When great discography meets an abundance of content, then emerges the question of “Which album is superior?” Almost like clockwork, future releases soon become a platform for debate. A pinnacle example is 90s emo band, Jawbreaker. Two of ACRN’S own dueled it out between Jawbreaker’s Dear You and 24 Hour Revenge Therapy. Having trouble deciding for yourself? Check out what our staff had to say about the never-ending feud between two of Jawbreaker’s highly contested albums.
Eli Schoop, Copy Editor: Dear You
With all apologies to 24 Hour Revenge Therapy, Dear You is the pinnacle of Jawbreaker. Seldom has there ever been an album in punk culture so polarizing, yet revered at the same time. While viewed as a seminal record for many in 2016, when released in 1995, it was the subject of much scorn. According to the faithful, the band had sold out signing to Geffen and touring with Green Day, in addition to polishing their vocals and instrumentals in the studio. While this seemed sacrilege, it diversified their style and coalesced Dear You into being Jawbreaker’s magnum opus.
Jawbreaker frontman Blake Schwarzenbach was always known as a man of few words, but on Dear You his expression of emotion far surpasses the previous works in which him and his bandmates construct. Gone are the vivid and fictional explanations of his life, in favor of a much more subdued lyrical process. If Revenge Therapy is the multi-chromatic vision of how Schwarzenbach interacts with the world, Dear You parallels it as a blackened speck of his mind. He comes across as more perturbed and resigned to depression when confronted. It’s a tribute to how cognizant the man is that he’s able to create such intricate worlds while staying true to the type of music loved by so many on this LP.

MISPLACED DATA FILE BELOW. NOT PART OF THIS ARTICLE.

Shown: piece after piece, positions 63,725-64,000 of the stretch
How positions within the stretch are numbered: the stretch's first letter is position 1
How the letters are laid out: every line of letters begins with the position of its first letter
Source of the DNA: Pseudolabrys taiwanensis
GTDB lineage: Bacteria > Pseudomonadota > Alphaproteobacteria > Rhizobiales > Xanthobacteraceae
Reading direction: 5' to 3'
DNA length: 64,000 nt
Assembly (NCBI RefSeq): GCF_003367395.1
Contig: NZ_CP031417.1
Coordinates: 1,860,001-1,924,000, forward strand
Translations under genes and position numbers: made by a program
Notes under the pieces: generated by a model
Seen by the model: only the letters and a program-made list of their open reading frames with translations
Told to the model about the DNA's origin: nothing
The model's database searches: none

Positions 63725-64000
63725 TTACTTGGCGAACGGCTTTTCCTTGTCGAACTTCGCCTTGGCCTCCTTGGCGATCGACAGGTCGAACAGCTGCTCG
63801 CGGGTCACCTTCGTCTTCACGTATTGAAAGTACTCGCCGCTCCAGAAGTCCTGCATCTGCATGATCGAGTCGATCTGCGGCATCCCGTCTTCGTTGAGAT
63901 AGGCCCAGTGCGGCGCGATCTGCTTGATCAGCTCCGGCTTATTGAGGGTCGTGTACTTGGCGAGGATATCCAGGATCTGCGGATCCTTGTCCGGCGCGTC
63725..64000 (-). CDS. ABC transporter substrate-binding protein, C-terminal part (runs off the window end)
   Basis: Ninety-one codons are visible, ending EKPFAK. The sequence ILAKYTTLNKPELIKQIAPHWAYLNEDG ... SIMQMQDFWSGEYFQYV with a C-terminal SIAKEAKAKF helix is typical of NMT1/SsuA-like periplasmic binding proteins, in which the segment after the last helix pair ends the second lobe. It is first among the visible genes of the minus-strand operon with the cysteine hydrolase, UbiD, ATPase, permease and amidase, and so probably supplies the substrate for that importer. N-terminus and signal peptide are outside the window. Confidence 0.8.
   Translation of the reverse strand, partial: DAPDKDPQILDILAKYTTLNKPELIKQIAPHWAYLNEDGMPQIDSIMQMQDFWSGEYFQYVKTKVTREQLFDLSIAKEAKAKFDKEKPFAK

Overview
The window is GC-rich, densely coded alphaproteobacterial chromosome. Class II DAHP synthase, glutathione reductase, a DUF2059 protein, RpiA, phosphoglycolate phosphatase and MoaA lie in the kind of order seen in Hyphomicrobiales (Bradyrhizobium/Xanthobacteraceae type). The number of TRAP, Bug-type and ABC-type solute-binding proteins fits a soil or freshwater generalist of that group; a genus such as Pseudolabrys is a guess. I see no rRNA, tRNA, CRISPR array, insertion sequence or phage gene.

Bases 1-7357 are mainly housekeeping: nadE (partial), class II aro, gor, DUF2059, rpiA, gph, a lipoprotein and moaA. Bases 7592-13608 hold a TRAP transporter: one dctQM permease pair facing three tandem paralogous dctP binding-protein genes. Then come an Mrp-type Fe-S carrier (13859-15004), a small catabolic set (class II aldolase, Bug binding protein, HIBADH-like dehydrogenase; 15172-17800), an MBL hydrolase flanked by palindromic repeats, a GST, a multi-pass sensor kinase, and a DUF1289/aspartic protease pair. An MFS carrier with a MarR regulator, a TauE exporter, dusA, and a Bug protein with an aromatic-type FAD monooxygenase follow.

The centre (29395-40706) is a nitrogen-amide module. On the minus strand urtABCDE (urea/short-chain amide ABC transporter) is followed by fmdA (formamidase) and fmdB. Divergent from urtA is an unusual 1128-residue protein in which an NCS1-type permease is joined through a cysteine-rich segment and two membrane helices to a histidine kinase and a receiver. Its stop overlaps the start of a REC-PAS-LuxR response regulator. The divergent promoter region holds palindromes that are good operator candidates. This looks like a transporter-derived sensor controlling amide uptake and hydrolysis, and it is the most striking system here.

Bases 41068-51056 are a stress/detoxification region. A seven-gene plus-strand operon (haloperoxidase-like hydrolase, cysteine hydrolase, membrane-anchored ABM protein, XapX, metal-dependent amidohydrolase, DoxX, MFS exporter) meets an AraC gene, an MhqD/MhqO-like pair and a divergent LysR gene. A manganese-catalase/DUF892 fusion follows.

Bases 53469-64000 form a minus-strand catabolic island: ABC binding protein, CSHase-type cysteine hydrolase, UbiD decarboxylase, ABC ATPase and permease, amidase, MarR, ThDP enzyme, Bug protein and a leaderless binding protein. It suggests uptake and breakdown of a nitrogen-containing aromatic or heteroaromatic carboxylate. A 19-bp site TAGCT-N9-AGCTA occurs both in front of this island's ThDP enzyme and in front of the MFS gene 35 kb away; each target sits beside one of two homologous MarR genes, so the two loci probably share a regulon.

But it’s not all about Schwarzenbach and his grizzled voice. Bassist Chris Bauermeister and drummer Adam Pfahler anchored the rhythm section with a taste unmatched by few other bands in the 90s. This is rapid-fire precision that carries songs like “Chemistry” and “Sluttering (May 4th),” which are characteristic of the duo that rarely falters in the presence of such melancholy atmospheres. Truthfully, it’s hard to piece together exactly how involved they were behind a veil of secrecy within the band’s activities, but suffice it to say, Bauermeister and Pfahler notably altered Dear You from a great album into a masterpiece.